The history of the iron industry and the growth of Maryland during the industrial revolution are closely tied. As iron mining and smelting spread from Europe to the colonies, new industrial towns and supporting industries grew up around the mines, smelting furnaces and foundries. In Maryland, these growth trends matched the Arundel Ore belt, which follows the demarcation between Maryland’s coastal lowlands and its Piedmont Plateau and consists of primarily bog iron ore.
Once the bog iron ore was extracted from the ground, it was smelted or melted to produce metal. The early method of smelting in Maryland was what is known as bloom smelting, which used a small forge with a single air blast nozzle known as a tuyere. The tuyere’s air blasts drove a charcoal-fueled fire to form a mass of relatively pure iron and waste, or slag. That was further forged into wrought iron.
Bloom smelting could only be done on a small scale. At the end of the 18th century, advancements in iron smelting led to the development of the blast furnace and blast smelting. While this method could only produce cast, not wrought iron, it could run for months at a time, as opposed to bloom smelting, which could only run for a few days. A process was developed that could convert cast iron to wrought iron. The Catoctin Furnace in Cunningham Falls State Park is an example of a blast furnace, as was the Elkridge Furnace.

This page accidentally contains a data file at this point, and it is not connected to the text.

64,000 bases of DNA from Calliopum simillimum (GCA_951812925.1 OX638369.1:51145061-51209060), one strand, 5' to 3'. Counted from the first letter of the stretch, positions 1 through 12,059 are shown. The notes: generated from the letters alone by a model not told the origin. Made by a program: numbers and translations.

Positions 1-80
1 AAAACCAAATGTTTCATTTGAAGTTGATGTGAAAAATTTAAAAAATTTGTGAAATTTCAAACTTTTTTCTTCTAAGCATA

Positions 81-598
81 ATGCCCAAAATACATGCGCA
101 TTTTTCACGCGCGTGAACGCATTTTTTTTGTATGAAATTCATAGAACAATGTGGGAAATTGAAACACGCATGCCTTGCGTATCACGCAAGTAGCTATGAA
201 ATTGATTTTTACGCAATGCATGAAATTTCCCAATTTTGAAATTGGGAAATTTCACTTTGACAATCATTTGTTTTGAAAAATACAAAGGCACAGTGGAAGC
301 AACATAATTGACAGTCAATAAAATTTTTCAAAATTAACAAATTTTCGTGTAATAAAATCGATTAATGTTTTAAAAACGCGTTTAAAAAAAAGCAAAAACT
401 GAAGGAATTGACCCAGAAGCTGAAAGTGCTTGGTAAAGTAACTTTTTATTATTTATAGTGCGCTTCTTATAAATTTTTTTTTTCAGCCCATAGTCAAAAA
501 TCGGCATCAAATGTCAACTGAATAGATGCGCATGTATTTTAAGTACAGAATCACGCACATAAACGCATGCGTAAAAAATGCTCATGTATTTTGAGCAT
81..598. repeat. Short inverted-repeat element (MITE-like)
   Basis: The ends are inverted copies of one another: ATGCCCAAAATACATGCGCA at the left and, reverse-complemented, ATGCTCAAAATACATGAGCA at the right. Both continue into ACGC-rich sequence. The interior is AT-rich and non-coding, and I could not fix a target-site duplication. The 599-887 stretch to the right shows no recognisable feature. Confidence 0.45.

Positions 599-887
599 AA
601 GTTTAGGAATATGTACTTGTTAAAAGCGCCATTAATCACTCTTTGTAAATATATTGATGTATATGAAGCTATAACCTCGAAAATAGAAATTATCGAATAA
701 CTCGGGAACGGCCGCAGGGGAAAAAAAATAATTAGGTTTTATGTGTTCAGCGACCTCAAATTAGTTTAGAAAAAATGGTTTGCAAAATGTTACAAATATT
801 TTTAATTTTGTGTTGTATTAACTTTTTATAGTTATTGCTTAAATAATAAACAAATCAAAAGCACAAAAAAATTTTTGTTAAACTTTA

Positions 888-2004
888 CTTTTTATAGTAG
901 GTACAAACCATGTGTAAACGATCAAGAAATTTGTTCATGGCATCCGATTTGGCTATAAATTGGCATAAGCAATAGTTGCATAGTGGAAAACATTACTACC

Whose forge was it?
The site is located on a property historically known as “Stoney Run Hills,” which dates to 1724 and was first occupied by Thomas Hughes. In 1744, the property was described as being on the “south side of Patapsco River and on the mouth of a run called Stoney Run…” with improvements consisting of “…one 16 foot square house standing over a water mill with a small shed to one end thereof and a chimney in it.” This description could refer to an early sawmill, small bloomery, or a gristmill. The property was originally 50 acres but was enlarged to 118 acres in 1731.
James MacCubbin (also McCaubbin) began patenting property in the vicinity of the site in the 1740s. Dr. James Walker, a surgeon and merchant from Scotland who had a store at Elkridge Landing on the Patapsco as early as 1748 (and who conceived the idea for the Elkridge Furnace), consolidated MacCubbin’s parcels, as well as other adjacent tracts, including “Stoney Run Hills”, to form Walker’s Inheritance in 1757. When he died in 1759 his property was divided between his heirs and his business partner, Thomas Harrison, a land speculator who was involved in the development of Baltimore City.
The recently discovered iron forge was likely associated with the furnace complex planned by Walker and Harrison. The complex eventually included two mills, the iron works and multiple millraces from Stony Run and its tributaries.
In 1764, the daughters of Thomas Hughes sold the outstanding portion of “Stoney Run Hills” to the heirs of Walker and Harrison. It appears that they derived an income from the property. There was a water mill on the property as early as 1724 and profit may have come from milling operations. Alternatively, the income may have been derived from the presence of ore-rich deposits on the property.